Increasing demand for Rosewood furniture in China is threatening the survival of Mukula tree, a rare, slow-growing hardwood tree unique to southern and central Africa.
The tree, which resembles the now threatened rosewood species in West Africa and China, is disappearing fast in Zambia and the Democratic Republic of Congo, where Chinese buyers have made it a major source of income for poor rural residents, according to the International Institute for Environment and Department (IIED).
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Although it has improved the lives of many rural villagers, the rush for Mukula tree, which started in 2012, has unfortunately come at a cost to the precious forests in the region.
“We started going deeper and deeper into the forests. Nowadays, we walk for several days to find a good tree to cut. It wasn’t like this before,” a Zambian logger told IIED in a recent interview.
The tree has earned the nickname “gold” among locals in Zambia and DRC, with tens of trucks laden with logs of the tree being intercepted by authorities almost on a weekly basis.
Experts now warn that if the current nationwide hunt for Mukula tree in Zambia and other central African countries continues, the indigenous tree may be gone completely in the near future.
In a bid to arrest the situation, the Forest Department of Zambia has put in place several measures to control the trade in Mukula tree, including a recent ban on export of the timber.
In May, authorities in DRC arrested 14 Chinese nationals in connection with illegal logging of Mukula tree.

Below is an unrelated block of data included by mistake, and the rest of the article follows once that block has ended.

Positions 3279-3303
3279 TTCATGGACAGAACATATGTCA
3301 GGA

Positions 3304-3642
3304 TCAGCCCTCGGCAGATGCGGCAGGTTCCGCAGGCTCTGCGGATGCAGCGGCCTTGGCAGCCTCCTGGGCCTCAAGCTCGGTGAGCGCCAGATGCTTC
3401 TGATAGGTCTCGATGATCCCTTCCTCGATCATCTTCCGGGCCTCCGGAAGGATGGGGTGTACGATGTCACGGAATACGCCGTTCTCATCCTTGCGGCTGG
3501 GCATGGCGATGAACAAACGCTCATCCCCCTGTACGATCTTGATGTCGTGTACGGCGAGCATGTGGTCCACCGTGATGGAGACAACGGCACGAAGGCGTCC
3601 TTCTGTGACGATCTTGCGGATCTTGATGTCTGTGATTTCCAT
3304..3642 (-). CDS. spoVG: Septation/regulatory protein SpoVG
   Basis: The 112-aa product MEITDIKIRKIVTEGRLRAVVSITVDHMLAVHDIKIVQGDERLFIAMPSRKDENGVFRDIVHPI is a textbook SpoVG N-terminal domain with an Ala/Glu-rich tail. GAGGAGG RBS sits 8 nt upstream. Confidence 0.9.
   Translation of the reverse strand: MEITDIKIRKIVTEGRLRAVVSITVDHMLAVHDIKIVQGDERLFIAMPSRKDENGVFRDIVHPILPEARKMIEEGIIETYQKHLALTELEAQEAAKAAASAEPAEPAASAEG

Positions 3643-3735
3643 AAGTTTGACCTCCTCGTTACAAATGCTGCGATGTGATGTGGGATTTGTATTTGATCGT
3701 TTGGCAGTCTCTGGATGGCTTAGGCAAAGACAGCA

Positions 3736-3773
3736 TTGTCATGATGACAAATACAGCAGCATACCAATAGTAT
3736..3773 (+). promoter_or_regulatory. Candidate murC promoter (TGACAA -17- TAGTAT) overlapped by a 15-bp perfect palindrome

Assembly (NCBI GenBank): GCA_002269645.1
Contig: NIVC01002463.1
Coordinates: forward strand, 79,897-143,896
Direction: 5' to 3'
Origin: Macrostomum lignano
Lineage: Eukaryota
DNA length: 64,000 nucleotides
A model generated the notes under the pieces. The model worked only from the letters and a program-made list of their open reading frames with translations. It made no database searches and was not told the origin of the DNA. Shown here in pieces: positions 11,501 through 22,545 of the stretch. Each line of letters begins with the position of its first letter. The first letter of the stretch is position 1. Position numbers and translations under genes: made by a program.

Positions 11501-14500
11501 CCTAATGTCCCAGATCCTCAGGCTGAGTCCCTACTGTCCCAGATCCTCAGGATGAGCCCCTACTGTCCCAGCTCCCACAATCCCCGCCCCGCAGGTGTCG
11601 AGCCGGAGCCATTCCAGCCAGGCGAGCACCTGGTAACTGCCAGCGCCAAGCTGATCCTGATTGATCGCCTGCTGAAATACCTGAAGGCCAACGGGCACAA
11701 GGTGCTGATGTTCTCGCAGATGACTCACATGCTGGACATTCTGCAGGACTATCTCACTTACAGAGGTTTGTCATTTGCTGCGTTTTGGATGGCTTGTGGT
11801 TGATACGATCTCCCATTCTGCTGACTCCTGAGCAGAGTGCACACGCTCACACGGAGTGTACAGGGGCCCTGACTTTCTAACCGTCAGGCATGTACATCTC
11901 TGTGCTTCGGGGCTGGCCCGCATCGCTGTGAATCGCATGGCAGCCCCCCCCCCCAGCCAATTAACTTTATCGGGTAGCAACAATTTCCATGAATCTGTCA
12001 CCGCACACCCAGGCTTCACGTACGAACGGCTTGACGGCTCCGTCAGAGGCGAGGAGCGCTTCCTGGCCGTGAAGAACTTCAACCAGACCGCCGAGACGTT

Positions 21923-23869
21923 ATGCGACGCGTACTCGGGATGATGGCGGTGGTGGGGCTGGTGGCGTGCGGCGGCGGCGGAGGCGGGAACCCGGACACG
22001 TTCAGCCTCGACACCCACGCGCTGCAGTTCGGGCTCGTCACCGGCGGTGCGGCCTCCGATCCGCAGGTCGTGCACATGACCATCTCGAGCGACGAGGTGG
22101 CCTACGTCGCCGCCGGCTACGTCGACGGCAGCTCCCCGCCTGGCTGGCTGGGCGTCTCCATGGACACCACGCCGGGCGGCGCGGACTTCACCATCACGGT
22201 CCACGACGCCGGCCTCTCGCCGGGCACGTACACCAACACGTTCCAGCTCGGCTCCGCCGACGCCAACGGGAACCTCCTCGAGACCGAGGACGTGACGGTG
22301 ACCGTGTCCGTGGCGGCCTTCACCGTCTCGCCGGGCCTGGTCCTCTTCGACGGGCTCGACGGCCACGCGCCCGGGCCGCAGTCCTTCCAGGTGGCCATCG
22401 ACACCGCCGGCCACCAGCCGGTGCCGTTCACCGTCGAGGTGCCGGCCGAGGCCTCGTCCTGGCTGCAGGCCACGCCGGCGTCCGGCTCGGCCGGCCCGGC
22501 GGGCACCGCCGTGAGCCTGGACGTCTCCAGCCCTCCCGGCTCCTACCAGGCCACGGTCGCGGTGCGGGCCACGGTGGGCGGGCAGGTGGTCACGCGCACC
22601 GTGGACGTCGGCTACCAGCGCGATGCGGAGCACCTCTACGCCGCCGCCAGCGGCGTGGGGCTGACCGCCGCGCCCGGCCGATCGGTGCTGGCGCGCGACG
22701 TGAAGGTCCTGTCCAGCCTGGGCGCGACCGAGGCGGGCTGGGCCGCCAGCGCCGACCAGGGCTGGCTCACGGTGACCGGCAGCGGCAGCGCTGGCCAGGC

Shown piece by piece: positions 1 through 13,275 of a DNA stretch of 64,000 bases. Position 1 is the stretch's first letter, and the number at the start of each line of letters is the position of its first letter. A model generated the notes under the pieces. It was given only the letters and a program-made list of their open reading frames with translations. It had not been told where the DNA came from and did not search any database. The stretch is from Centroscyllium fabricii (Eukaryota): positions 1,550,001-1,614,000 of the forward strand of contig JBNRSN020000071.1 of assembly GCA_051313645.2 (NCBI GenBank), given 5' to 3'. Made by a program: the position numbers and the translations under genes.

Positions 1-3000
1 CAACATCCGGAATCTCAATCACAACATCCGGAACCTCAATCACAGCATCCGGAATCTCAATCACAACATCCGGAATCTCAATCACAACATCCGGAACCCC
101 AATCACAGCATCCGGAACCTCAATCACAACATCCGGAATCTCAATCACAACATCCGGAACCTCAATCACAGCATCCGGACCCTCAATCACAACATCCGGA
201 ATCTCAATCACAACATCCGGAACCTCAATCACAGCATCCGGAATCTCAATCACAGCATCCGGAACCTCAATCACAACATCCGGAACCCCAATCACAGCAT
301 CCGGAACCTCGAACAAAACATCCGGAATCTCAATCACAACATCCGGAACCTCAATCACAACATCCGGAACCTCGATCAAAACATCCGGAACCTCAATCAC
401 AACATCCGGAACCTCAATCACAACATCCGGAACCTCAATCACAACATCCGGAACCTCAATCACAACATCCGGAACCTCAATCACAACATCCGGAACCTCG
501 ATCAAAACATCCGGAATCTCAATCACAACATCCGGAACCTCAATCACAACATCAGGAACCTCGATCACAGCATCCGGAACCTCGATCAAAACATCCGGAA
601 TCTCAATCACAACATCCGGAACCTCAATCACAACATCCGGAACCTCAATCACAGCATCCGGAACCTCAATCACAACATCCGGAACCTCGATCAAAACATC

But even with these efforts, illegal logging still continues unabated in the region. Experts now advise that any meaningful efforts to stop the illegal trade in the precious wood will have to come from China, its biggest destination.
IIED also reports that big businesses in Zambia are often allowed to continue exploiting the resource with minimal oversight from government, while law enforcers strictly focus on smallholders who are economically affected by the ban.
Although there are no official statistics for the actual impact of continued logging of Mukula tree in Africa, its high demand in China has definitely threatened its survival, with Greenpeace estimating that as much as 15,000 tons of the wood are sold each month in eastern China.
It is reported that a ton of Mukula wood sells for between $2,500 and $3,200 in China, which is a lot of money for poor rural villagers in Africa.
The tree’s middle layer is coveted as a material for traditional luxury furniture in China due to its high quality and longevity, while its inner brown layer is used for making gun butts. Some people also say its outer layer has numerous medicinal usages.